Funny, I see nothing ambiguous in there, although of course I could provide much more detail about any and all parts of what I've written should you ever wish to acknowledge its existence and then actually direct your comments to what I've written rather than the solipsistic onanism you appear to have opted for once again.

You're obviously not obliged to read what I write, but don't pretend that what I've written doesn't exist.



leroy wrote:Are you a methodological naturalist? Yes or no? why can’t you answer?


Yes I am when I am doing science, of course I am. That is the only way to do science; it is what modern science is.

But of course I am not a methodological naturalist when contemplating the nature of humility, of passion, of mortality, or of light reflection's geometry captured on a canvas, the soaring aria of a master-crafted composition, or of an innumerable quantity of aspects of my life, of being human.

The problem, as usual, is that you don't really understand what you're talking about, so you're asking questions that are meaningless, and desperately trying to 'trap' people into your error.

What you should be asking is 'are you a philosophical naturalist' as I already told you, because that would make more sense. That would strike at the point you're trying to make while also not be nonsensically stunted through a faulty premise.

The way you're talking about methodological naturalism shows you don't grasp what it is.

It's a tool, LEROY - I told you already. So think about other tools. Yeah? Got a set of them in your mind? OK, so let's pick one: a hammer. I hammer nails. Am I a hammerer then? Yes, when the task requires a hammer, but not when the task is irrelevant or inappropriate for a hammer, then I might use another tool even something unrecognizable as a tool compared to the contents of our imagined toolbox here, or simply not have any real tools at all to deal with it.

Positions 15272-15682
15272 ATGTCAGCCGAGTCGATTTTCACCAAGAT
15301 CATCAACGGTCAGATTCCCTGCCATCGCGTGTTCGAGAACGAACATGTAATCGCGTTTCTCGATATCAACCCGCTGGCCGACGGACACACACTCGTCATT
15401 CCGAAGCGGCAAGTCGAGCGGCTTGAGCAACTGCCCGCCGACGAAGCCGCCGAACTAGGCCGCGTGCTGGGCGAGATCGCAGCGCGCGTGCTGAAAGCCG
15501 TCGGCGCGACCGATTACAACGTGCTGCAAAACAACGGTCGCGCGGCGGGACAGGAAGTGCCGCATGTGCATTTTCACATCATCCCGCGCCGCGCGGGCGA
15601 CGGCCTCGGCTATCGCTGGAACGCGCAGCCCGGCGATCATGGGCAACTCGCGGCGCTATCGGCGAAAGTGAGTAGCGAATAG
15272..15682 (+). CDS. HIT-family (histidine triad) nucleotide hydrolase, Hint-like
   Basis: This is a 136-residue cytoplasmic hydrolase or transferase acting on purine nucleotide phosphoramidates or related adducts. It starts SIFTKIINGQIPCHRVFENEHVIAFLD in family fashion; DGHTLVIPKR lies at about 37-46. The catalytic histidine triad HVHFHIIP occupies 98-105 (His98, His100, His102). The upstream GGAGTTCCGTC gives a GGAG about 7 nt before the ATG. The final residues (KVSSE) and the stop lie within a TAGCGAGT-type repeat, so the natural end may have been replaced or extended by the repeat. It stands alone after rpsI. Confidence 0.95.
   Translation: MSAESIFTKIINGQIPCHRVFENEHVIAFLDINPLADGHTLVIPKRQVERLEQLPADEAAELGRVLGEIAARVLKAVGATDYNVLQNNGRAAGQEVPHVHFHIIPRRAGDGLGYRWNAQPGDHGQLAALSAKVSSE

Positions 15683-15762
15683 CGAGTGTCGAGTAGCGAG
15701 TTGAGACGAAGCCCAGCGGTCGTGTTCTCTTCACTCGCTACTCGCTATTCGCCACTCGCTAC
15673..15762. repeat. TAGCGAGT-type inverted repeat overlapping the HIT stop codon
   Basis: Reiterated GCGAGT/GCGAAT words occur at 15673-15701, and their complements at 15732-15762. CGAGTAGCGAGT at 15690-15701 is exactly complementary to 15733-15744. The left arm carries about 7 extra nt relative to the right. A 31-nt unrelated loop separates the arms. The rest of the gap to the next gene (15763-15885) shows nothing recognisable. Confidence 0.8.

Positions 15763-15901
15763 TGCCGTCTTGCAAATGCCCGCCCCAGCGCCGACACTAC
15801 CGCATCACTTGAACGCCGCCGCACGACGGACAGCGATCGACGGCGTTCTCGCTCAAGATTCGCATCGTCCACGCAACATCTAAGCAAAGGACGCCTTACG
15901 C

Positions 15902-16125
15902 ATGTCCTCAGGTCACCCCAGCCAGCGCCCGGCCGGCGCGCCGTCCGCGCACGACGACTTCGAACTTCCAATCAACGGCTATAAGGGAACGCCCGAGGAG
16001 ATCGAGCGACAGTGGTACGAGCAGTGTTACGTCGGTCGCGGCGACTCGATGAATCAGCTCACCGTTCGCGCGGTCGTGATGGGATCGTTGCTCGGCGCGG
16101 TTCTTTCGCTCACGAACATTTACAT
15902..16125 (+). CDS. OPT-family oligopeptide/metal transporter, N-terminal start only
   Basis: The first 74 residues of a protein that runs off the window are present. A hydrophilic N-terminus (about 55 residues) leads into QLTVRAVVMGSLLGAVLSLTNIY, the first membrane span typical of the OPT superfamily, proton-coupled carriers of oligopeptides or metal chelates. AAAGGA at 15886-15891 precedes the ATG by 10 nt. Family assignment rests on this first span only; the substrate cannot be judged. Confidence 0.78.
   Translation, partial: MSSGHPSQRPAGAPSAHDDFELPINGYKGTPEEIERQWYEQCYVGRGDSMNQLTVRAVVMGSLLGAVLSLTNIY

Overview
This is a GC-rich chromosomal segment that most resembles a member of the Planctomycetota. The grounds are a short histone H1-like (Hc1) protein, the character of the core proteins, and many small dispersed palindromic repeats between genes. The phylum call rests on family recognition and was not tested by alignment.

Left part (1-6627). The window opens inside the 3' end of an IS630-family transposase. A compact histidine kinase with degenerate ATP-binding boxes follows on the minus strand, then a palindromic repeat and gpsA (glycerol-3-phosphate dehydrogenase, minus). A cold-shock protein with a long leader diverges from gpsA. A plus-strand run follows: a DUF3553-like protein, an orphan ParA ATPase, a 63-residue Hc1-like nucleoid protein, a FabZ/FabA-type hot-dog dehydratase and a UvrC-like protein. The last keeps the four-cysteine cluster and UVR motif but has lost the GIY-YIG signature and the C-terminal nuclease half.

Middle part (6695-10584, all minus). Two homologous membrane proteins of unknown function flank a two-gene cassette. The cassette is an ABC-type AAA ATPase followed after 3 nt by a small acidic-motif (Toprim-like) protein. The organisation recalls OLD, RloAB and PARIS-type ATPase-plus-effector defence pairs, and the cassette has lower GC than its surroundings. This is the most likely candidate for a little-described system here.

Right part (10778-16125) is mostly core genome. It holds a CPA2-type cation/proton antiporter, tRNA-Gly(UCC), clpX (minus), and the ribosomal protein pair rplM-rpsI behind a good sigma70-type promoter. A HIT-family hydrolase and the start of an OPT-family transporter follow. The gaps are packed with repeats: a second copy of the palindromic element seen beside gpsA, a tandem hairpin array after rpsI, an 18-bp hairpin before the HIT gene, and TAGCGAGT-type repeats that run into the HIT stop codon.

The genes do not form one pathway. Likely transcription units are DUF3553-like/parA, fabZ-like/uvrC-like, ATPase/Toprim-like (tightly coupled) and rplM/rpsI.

As such, I already told you as specifically as is possibly necessary, but you failed to realize it, thereby showing your misapprehension of the topic you want to talk about....


Sparhafoc wrote:
LEROY wrote:Wound you say that Methodological naturalism is the only acceptable method that we have when we seek for an explanation?


Are you talking about natural phenomena? Objective, empirical, factually real, intersubjective knowledge? Then yes, manifestly and unarguably so. Which is, of course, not to say that it is therefore necessarily the only one, just the only one our species knows.


The question is answered as comprehensively as was asked.

Is methodological naturalism the only acceptable method when we seek an explanation?

If we're talking about explanations for natural phenomena, as in one's existing, observable, detectable empirically evident in the universe, then yes absolutely.

But for seeking an explanation as to other topics, such as why you repeatedly use your internet anonymity to spend vast amounts of time talking to people you express constant disdain for... then no, I don't use methodological naturalism, as I don't for a vast number of other aspects of life.

What I've written is as clear as it needs to be, so evade if you want, but the answer to your question is right there.

Evade away, it just exposes you LEROY.

Why don't you try and make 2018 a more productive one instead of chasing your tail for another year?
"a reprehensible human being"
Beliefs are, by definition, things we don't know to be true.
Last edited by Sparhafoc on Thu Dec 21, 2017 7:09 pm, edited 1 time in total.
Thu Dec 21, 2017 6:03 pm